Capital City landscapes: 6 key differences in On Premise drinking in Dublin & Belfast

The capitals of the Republic of Ireland and Northern Ireland are key markets for On Premise suppliers—but CGA by NielsenIQ’s research reveals some crucial differences in consumers’ habits and preferences in the two cities. Here are just six variations.

1 Engagement

Pubs, bars and restaurants are at the heart of life in both cities, but CGA’s OPUS data shows slightly more consumers drink there at least weekly in Belfast (35%) than in Dublin (31%).

 

2 Confidence

Dublin’s consumers have grown steadily more confident about drinking out since the end of COVID-19 restrictions. CGA’s REACH research indicates that 87% of them now feel confident about visiting the On Premise—just ahead of the 80% in Belfast. In both cities there is a desire to go out as much as possible this year to make up for occasions lost to COVID-19, though the number planning to do so is much higher in Dublin (54%) than in Belfast (41%).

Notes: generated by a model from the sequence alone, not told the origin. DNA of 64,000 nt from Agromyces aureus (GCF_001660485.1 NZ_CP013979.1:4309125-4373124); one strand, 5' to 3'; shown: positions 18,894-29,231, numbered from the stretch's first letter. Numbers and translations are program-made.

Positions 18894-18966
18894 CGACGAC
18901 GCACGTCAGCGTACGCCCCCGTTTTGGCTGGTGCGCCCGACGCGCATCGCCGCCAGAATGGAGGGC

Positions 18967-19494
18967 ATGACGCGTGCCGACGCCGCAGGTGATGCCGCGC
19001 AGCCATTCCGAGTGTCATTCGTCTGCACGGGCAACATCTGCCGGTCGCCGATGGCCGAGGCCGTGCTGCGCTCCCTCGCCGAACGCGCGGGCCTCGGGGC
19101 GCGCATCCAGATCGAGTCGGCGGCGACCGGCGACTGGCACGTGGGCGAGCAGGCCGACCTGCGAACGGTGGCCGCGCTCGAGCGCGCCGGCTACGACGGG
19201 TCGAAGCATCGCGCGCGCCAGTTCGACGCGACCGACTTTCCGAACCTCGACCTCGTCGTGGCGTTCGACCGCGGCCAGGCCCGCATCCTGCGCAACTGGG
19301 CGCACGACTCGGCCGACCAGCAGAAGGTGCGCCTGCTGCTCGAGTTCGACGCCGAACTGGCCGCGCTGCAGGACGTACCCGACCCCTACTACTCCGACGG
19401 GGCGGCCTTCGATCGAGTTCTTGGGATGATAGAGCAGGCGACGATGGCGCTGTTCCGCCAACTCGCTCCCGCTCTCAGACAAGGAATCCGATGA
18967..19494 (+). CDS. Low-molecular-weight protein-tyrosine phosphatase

3 Premiumisation

Well over half (56%) of Belfast’s consumers are likely to trade up to premium serves—notably more than in Dublin (48%). There is significant room for more premiumisation in both cities, though with consumers’ costs rising fast, value will also be a priority over the rest of 2022.

 

4 Outlets

With a larger tourist sector, Dublin has a much higher density of licensed premises than Belfast. CGA’s latest distribution data shows the Republic’s capital has just over 2,000 outlets—one for every 627 residents. In Belfast, where there is one site for every 1,098 people, the On Premise is spread more thinly.

 

5 Beer

While lager has the biggest share of LAD sales in Belfast (60.2%) and Dublin (42.7%), it is no surprise that stout ranks second. However, CGA’s On Premise Measurement service reveals its RoS in the three months to May was more than twice as high in Dublin (48HL) than in Belfast (22HL).

 

6 Spirits

Vodka takes roughly a third of spirits sales in Belfast (35%) and Dublin (32%). Ireland’s reputation for whiskey gives it a 21% share of sales in Dublin—six percentage points more than in Belfast (15%).

 

 

CGA by NielsenIQ’s fusion of sales, outlet and consumer research gives suppliers actionable insights into these and many more On Premise trends in Dublin and Belfast and across the island of Ireland. To learn how the market-leading data and expert analysis can optimise drinks positioning and ranging, email Sian Brennan at sian.brennan@cgastrategy.com.

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